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The challenge of democratic politics

A campaign rally at the recent Uganda elections. Typical scene in many African countries

There is a moral issue as well. What is the profile of most voters in this particular constituency? The fact that they accepted cash handouts for their vote suggests that they are likely to be very poor. It is possible many of them have one meal a day, or two poor quality meals a day; many live in houses with rammed earth floor, made of mud and wattle and lack piped water and electricity. For these voters, a few kilograms of sugar and salt, soap and meat, and some alcohol or a little cash make more sense than high sounding professorial promises to change the world.

Given the circumstances of these voters and their experience with the Kenyan state, especially its inability to serve them with the benefits of public policy, which of the two candidates is really moral? A man who promises electricity and roads to voters who are dying of hunger or one who actually feeds them i.e. meets their immediate existential needs? This is where elites in Africa are disarticulated from the reality of their people. We go to voters with assumptions about politics picked from the rich Western world. There, politicians promise running water and electricity to an electorate whose basic needs have already been met. And the state has enough revenues to pay for those public policy promises.

This brings us to the economic issue in this debate. If elites in Africa removed Western lenses from their eyes, they would see the reality of our countries. Our governments collect very little revenue from our small economies. Because of this, the state in most of Africa cannot afford to serve the public as we expect it to – to pave the roads, deliver piped water and electricity to every homestead, ensure schools have classrooms, text books and quality teachers and that hospitals have medicines, beds, equipment and qualified medical staff to meet public needs.

African elites always ignore this financial handicap and invent reasons such as corruption (and there is a lot of it, but it is not the cause but consequence of our poverty), selfish and greedy leaders etc. to explain the causes of poor service delivery. Yet these same elites come from homes where their parents could not provide them basic things. They don’t blame their parents for being corrupt, greedy, selfish or uncaring. They know that even if their dad visited an occasional bar to have fun, “wasting” money on a few beers is not the reason they could not have all the things they wished for. Why do we imagine our governments, which are poorer, can afford to supply the services Norway renders to her citizens?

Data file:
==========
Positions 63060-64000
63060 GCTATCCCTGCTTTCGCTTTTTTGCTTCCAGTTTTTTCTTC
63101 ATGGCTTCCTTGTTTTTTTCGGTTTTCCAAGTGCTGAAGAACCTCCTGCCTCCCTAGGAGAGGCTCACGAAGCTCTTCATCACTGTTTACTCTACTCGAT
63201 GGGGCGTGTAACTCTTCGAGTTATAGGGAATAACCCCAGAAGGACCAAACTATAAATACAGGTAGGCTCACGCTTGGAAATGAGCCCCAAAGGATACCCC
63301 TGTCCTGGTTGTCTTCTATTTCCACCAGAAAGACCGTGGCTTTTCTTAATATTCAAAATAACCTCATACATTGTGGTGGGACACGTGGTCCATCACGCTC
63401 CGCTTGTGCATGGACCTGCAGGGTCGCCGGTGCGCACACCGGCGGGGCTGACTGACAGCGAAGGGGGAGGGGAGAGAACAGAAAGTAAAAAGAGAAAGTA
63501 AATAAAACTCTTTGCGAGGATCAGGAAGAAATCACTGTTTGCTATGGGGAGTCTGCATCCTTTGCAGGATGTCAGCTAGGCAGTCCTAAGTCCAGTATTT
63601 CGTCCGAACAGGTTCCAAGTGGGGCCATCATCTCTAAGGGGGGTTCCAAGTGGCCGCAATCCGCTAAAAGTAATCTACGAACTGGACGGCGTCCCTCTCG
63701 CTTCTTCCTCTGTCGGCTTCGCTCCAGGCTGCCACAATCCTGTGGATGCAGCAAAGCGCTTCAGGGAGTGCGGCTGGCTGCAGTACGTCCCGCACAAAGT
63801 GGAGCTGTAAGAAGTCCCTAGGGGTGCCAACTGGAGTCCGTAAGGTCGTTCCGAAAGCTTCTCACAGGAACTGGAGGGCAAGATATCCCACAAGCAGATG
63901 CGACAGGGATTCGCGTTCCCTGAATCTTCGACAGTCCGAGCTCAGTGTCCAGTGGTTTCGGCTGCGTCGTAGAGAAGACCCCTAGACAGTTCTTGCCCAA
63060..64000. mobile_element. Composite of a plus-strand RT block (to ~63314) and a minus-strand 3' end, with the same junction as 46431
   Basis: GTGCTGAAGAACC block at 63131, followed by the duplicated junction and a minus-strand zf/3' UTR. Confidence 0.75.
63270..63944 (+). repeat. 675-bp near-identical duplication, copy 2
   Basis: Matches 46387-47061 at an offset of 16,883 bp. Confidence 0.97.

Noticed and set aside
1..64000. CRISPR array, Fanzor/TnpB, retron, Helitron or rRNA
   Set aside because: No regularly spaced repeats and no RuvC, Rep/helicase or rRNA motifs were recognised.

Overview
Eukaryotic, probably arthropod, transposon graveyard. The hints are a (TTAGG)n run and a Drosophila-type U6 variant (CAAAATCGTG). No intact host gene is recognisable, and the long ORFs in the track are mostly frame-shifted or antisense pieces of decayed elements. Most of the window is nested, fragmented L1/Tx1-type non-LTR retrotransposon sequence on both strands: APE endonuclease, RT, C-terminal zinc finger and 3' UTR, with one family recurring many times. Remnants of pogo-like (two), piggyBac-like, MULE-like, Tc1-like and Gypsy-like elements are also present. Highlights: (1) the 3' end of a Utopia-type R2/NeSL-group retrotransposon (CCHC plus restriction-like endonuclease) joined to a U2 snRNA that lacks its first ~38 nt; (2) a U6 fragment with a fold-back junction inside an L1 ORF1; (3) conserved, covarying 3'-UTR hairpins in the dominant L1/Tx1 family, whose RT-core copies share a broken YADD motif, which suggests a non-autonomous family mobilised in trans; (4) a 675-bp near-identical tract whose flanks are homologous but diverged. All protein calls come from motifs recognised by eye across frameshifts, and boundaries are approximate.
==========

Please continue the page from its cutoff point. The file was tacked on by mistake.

Incidentally, poor people in rural areas seem to understand this – perhaps their lack of exposure shields them from the delusions of our elites. They appreciate the limits on government – both human and financial. So when politicians offer them money for votes, they find it a more realistic proposition than one who makes these wild promises that cannot be met. Lumumba needs to step down from the skies of utopia and stand on the hard rock of reality. Only then will he win an election.

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amwenda@independent.co.ug

3 comments

  1. Godfrey kambere

    In a way the elite has refused to relate the welfare economics to the workings of a democracy. In their minds, perks like the state of the air conditioner in their office or the pricelist at the drycleaaners take precedence over the price of water or the health of the trees. This simply makes two worlds. The peasant is aware that water and air come from nature. The Lumumba’s spendt time and money to monetise them.
    Thank you

  2. With the poor state of mind of most Africans they have never heard of the World Economic Forum,G7 summit, Climate change Summit or Brexit If they had heard about them they would have realized that it pays to elect competent MPs to represent them.Why do i say so; Deliberations in the above mentioned conferences are made by Politicians this simply means ;they shape the Economic landscape for their Nations.

  3. Whereas I agree with Mwenda’s argument that the politicians that win elections know the language peasants understand, but I don’t think that people with PLO’s mentallity should also follow Mwenda’s idea to increase their political success. It is this mentallity that stiffles the growth of African democracy. The lack of accountability amongst elected leaders is rooted in this nasity habit of voter bribery. There is no way someone who buys votes is expected to be accountable to the same people he had to bribe to have their support in an election.

    It is for this very reason that Western style democracy of one man one vote is failing to be a solution to most of African problems. We tend to think that democracy is about just allowing each adult to vote without questioning whether those who vote have a good understanding of the consequences of this responsibility. Some questions should be considered before we trust the kind of democracy we have as a means of transforming Africa from a peasantry to a modern society.
    Subsquently, how can an illitrate poor peasant be expected to understand the power of his vote, or how can he have the same vote as a tax payer, or an educated person?

    I doubt whether an educated person, or a business man who understands the impact of elected official have on his business in the long term could be persuaded by a finincial bribe. It is for this very reason why illitrates and those that don’t pay a certain amount of taxes to the gov’t shouldn’t have the same voting power.

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